Author Topic: Bitcoin currency (merged topics)  (Read 244477 times)

Offline FreeLancer

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Re: Bitcoin currency (merged topics)
« Reply #720 on: August 02, 2019, 05:03:05 PM »
Continuing on the Coinkite theme, I also got their Opendime product, a method of physically transferring "small" amounts of bitcoin off-chain with zero knowledge of the private key by any party.  The 1st Bitcoin Bearer Instrument or just call it a "Bitcoin Stick," as they refer to it. 




There have been attempts before at producing a trust-less physical wallet, such as the Casascius coin, but the Achilles heel was always the nagging uncertainty that the manufacturer could retain the private key information and then spend whatever was loaded onto it after an exchange. 

What CK did with the Opendime was to utilize a secure element on the device, which provides secure storage and true random number generator, that doesn't contain a private key when shipped to the original owner.  The initial setup process requires that the device be plugged into a computer, which comes up like a USB drive, and user defined entropy in the form of files are dropped into the Opendime folder.  Once enough entropy has been added by the user the device hashes that with the device's entropy to generate the public/private key pair and stores that private key in the secure element onboard the device. 

Once initialized the device displays a web page with the public key and QR code for loading and verifying funds with a second party for transactions.  The fact that the person accepting the loaded device is able to verify the funds on the spot and has confidence that the person they received the funds from can't steal it back later means there's no need to do an on-chain transaction, which eliminates the associated fees and confirmation time prior to finalizing the business transaction.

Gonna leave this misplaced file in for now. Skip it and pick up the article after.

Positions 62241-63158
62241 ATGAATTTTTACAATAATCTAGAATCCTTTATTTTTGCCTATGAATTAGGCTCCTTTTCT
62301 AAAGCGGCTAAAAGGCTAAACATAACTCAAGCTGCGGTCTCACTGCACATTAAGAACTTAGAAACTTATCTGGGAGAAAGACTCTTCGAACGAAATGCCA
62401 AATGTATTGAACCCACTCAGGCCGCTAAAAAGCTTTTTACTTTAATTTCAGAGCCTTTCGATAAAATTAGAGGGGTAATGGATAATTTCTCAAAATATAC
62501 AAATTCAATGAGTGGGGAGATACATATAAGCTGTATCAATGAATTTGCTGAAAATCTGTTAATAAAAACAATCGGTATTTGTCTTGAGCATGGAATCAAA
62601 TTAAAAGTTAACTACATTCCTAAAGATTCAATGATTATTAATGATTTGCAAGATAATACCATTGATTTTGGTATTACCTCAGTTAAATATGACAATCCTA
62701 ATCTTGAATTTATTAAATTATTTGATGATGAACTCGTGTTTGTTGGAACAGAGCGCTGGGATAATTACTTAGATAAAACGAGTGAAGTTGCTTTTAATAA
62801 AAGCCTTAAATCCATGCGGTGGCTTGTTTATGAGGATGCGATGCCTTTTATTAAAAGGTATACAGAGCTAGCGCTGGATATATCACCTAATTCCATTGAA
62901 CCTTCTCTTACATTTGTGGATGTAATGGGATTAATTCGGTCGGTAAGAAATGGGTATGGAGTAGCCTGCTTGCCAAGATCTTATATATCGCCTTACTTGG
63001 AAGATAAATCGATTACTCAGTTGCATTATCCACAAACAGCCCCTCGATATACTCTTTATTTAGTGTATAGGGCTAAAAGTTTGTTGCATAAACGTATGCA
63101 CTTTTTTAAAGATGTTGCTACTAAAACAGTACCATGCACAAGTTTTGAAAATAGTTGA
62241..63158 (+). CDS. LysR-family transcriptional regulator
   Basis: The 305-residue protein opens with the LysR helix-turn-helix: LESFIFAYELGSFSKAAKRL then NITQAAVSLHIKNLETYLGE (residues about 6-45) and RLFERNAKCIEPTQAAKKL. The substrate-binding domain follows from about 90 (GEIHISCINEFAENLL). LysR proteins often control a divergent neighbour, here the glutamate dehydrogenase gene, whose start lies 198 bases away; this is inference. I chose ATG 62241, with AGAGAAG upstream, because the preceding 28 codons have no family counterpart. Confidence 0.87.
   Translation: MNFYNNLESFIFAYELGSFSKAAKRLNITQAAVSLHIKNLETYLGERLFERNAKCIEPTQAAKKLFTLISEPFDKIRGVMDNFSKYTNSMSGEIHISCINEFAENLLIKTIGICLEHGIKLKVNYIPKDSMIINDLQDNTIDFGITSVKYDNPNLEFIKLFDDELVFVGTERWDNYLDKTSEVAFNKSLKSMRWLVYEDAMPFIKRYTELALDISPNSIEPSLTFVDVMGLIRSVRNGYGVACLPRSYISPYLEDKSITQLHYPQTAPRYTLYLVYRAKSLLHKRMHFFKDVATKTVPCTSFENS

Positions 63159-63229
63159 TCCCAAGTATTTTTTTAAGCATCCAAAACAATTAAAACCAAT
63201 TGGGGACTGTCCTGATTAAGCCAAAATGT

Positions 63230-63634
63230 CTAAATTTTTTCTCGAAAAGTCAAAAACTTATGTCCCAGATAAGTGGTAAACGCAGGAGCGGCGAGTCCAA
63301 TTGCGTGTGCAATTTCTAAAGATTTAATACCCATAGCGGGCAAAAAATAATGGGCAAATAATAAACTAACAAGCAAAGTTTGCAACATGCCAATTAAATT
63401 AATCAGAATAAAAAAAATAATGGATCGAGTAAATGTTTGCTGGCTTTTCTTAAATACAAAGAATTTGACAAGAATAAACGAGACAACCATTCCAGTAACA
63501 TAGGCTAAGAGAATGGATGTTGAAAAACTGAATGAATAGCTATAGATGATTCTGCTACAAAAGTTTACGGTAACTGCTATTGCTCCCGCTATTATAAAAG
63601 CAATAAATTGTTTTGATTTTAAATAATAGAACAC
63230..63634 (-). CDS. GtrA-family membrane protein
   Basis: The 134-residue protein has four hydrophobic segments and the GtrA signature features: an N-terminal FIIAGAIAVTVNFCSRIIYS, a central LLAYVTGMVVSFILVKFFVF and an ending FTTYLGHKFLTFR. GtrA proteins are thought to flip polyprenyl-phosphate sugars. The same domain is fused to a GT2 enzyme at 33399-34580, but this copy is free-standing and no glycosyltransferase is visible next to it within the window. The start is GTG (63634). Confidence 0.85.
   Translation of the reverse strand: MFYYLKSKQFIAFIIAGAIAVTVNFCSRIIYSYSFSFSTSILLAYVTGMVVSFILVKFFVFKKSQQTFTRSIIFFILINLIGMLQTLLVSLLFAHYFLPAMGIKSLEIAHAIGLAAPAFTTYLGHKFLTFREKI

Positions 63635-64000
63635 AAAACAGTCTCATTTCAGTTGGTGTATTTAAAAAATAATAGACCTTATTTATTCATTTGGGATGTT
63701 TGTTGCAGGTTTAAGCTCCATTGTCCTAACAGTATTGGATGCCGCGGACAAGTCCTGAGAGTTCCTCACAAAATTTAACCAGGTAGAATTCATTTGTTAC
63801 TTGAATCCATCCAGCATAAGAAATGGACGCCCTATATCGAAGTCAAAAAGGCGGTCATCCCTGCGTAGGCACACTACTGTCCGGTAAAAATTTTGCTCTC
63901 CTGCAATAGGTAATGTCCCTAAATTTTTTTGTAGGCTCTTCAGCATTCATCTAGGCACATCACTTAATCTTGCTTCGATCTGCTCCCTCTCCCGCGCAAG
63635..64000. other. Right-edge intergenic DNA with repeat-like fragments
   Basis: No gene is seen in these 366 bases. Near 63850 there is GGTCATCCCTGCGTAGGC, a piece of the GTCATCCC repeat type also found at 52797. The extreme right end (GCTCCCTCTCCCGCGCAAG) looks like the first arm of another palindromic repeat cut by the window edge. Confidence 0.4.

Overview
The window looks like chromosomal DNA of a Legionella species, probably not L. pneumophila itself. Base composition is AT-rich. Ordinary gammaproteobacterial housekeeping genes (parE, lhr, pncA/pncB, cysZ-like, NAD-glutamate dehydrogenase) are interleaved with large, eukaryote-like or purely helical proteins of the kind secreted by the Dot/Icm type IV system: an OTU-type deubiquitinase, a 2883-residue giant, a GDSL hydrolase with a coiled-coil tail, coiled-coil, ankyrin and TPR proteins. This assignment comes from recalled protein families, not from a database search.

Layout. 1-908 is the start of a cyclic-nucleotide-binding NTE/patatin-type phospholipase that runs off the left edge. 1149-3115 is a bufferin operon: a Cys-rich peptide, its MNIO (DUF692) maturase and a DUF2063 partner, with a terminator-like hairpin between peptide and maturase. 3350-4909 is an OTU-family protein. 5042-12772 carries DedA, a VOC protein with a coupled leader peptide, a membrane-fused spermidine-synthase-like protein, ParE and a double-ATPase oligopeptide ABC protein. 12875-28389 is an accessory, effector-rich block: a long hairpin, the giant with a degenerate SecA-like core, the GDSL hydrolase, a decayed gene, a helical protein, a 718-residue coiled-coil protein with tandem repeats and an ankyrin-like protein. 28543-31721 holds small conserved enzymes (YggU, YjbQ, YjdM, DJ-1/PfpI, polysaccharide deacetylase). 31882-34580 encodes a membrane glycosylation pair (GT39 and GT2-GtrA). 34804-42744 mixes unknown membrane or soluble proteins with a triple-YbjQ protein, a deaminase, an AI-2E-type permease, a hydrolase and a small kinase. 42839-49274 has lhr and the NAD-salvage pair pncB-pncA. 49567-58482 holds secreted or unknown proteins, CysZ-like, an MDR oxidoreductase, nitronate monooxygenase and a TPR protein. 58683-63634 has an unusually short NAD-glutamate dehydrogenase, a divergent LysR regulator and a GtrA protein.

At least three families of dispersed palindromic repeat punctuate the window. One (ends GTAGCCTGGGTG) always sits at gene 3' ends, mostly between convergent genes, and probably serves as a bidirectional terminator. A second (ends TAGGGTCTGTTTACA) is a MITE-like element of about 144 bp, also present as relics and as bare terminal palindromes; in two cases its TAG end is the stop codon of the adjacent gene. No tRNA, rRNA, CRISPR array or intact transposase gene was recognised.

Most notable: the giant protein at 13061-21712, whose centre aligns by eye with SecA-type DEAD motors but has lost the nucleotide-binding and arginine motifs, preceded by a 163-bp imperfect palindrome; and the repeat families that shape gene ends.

When the time comes to move the funds off the device in an on-chain transaction the owner sticks a pin through a marked hole on the back to pop a resistor off the circuit board to reveal the private key when plugged into a computer.  This alters the device in such a way that it cannot be reset and the funds on the private key must be swept into another wallet to avoid being stolen.  The device is useless after this and can be destroyed or disposed of, it's a one-shot deal. 

Coinkite doesn't recommend storing "large" amounts on the Opendime device, mainly because there is no way to backup the private key.  Unlike every other hardware wallet device, which allows the user to backup their keys with a seed phrase, there is no way to do that with the Opendime without compromising the zero-knowledge aspect of the device.  So, while one could use it for long-term cold storage, there's no way to recover from loss or damage and one needs to adjust the amount stored on the device accordingly.

Honestly, I personally don't have a good use case for this device at the moment, but I can imagine situation where this could be invaluable.

Offline FreeLancer

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Re: Bitcoin currency (merged topics)
« Reply #721 on: August 12, 2019, 08:53:01 AM »
Linked to on Jimmy Song's current newsletter: 

Bitcoin is not too volatile